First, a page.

The mood in Milan for the 53rd Salone Internazionale del Mobile was as bright as the sunshine. More than 355,000 visitors gathered in the glorious spring weather of the Lombard metropolis of design to be inspired by the flood of items on display. Clear trends: the huge variety of colours, solid craftsmanship and sophisticated functionality. TIMBA fits right in with this: Bene’s new table was presented in Milan for the first time.
The trend towards Scandinavian modernism was also obvious among the variety of items offered at this year’s furniture fair. There was more wood on show than has been the case for a long time, lots of light oak, and lots of solid wood. The very rustic wood look – often kept ostentatiously coarse by using a brushed finish – is contrasted in an exciting way with smooth upscale materials such as glass and high-gloss surfaces. Vintage metals are also being combined with wood. Metal is a must have, whether it's gold, brass or copper.
But some of the items which seem to be metal are actually synthetic. Kartell makes an impressive show of this with its booth completely covered in gold, under the motto “Precious”. The return of stone is also striking. Marble tables were presented by almost all of the manufacturers, led by Zaha Hadid for Citco. The colours remain predominantly pastels, with a brash coral providing a new emphasis all round.
Vitra presented the much anticipated new version of the “Landi” chair, which Hans Coray designed for the Swiss National Exhibition of 1939. The weatherproof aluminium chair has found a new home at Vitra, 75 years after it was first presented. True to the original design the punched holes give the seat shell its characteristic appearance.
The aluminium chair has been expanded to include a slimmer version of a dining chair. Hella Jongerius, designer and long-term colour expert for both Vitra and Artek took this as an opportunity to extend the Hopsak fabric collection by 28 colours. In addition to the new Hopsak colours, Jongerius also presented her new colourful East River Chair for Vitra.
Artek was exhibiting right next door. The company, which has predominantly made its name with furniture designed by Arne Jacobsen and Yrjö Kukkapuro, was acquired by Vitra last year. The colour design by Hella Jongerius also shed a new and contemporary light on quite a few traditional pieces.
Fritz Hansen also had a “new classic” to highlight. After more than 50 years the Danish manufacturer is expanding its collection with the “Drop”. The “Drop” was designed in 1958 by Arne Jacobsen for the Radisson Blu Royal Hotel in Copenhagen and never became part of standard production. Now the small chair with the big personality is also available with a modern plastic shell in addition to the upholstered version of the original design.
The “Analog Table” for Fritz Hansen is a design by Jame Hayon, who was also featured prominently at Cassina's exhibition with the new “Vico” sofa. Konstantin Grcic could be found almost everywhere, or so it seemed: The “Rival Chair”, his first piece for Artek is, with its round design, almost untypical for the renowned designer. His lounge chair “Medici” for Mattiazzi is more typical, as is the “360° Chair”, which is neither a stool nor a chair, and the cantilever chair “Kyudo”, both for Magis. The innovative cantilever chair “Kyudo” is made completely of bent wood, including its frame, although wood and carbon fibre sheets are combined in the frame. A further experiment with materials from Magis was provided by Ronan & Erwan Bouroullec: a wrought-iron frame supports the table top in its “Officina” table collection.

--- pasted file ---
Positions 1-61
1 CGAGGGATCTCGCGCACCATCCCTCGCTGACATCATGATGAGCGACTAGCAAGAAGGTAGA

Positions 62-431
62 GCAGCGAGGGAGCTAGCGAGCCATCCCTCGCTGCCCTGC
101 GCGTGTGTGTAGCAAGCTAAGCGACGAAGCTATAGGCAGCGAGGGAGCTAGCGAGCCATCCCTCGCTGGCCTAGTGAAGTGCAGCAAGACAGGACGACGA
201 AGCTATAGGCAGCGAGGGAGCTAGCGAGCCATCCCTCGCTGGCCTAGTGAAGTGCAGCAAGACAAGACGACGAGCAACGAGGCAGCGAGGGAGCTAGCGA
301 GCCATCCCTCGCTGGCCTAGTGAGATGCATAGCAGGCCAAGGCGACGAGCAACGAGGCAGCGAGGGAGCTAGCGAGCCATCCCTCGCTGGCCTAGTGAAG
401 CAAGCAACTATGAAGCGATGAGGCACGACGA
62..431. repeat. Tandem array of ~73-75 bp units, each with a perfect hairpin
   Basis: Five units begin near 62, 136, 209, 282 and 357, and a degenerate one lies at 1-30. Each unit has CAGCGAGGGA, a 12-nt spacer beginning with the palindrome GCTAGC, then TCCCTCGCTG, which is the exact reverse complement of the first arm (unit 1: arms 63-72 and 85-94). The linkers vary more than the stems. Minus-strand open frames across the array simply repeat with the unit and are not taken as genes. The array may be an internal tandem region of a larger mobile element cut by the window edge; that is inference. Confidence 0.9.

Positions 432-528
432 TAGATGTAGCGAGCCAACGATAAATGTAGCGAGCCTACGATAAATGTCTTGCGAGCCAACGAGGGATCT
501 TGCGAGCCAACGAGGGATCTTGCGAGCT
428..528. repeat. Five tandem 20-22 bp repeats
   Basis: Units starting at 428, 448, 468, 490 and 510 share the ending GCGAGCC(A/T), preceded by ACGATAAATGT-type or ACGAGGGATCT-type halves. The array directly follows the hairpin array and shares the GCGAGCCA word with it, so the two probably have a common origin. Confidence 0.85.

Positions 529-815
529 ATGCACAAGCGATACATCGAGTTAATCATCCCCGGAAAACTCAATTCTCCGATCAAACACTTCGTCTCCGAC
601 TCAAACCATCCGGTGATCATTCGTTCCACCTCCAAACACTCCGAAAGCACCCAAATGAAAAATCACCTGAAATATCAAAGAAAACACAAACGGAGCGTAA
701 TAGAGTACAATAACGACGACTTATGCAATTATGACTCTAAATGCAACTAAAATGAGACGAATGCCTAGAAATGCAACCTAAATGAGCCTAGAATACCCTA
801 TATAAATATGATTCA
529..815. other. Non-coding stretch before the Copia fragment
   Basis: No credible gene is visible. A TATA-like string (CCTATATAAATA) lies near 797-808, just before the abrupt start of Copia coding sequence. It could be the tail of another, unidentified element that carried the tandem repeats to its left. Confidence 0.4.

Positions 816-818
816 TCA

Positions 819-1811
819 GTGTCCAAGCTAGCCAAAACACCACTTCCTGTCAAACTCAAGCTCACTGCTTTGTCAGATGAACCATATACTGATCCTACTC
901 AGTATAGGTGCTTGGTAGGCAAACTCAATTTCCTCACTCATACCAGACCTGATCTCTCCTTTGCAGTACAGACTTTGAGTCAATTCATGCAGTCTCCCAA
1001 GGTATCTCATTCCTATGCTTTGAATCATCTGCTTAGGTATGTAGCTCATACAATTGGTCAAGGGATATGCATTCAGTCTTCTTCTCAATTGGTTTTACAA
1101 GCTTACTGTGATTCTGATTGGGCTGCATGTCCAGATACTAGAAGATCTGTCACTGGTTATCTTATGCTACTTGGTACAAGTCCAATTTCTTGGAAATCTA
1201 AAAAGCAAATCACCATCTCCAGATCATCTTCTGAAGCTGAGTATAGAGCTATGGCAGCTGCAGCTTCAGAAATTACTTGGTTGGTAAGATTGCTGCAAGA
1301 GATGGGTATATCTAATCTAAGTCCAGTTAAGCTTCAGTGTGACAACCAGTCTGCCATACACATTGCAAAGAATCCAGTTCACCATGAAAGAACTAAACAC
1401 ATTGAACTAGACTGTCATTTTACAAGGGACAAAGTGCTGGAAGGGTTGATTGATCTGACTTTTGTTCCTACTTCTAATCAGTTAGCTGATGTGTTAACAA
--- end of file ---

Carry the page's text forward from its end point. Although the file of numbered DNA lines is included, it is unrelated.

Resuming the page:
Arper presented a range of new products and product enhancements under the slogan “Work Life”, including the modular sofa system "Zinta" by design trio Lievore Altherr Molina. Tom Dixon presented his new furniture, luminaires and accessories under the slogan “Club”.
Another slogan: “Confession of Design”. Contemporary Austrian design was presented in Milan under this sonorous name. The “Rotonda della Besana”, a former church from the 18th century in the centre of the city was the impressive venue for the exhibition. Curated by Viennese studio Vasko&Klug, the exhibition gave visitors an insight into current design trends from Austria. In addition to Backhausen, Wittmann and Team 7, the approx. 60 exhibitors also included Bene, with a preview of the new TIMBA table from design studio PearsonLloyd.
Apart from the exhibition hall, the whole town opened its arms again with its countless design hotspots. Visitors were enticed into all corners of Milan with Brera, Zona Tortona, Ventura Lambrate, top designers and up-and-coming talent, countless showrooms, pop-up stores and galleries.
This included the new “Docet” around Via San Gregorio. Kvadrat celebrated the 30th anniversary of the classic “Divina” here, a fabric designed by Danish designer Finn Skjödt in 1984 which has a felt effect as a result of its fulled structure. For the anniversary celebrations, Kvadrat asked 24 designers to give their interpretation of the popular material - the result was a spectacular exhibition. The figures for the lavish exhibit “Layer Cloud Chair” by Richard Hutton were impressive: 840 square metres of fabric, 100 colours, 545 layers, 300 kilogrammes.
In addition to Kvadrat, Wallpaper also presented its fifth “Handmade” collection in Docet: the London-based lifestyle magazine once again celebrated the fruits of the cooperation between designers, craftspeople and luxury manufacturers in the Leclettico design gallery.
The 14-part collection from British artist Sarah Lucas showed a little less luxury and a lot more brute force. She presented chairs, benches and shelves made of concrete blocks cast in MDF frames.
Our overall opinion of this year’s visit to Milan? All in all it was an inspiring and exciting exhibition of the design industry – in any case Milan will be well worth a visit again next year.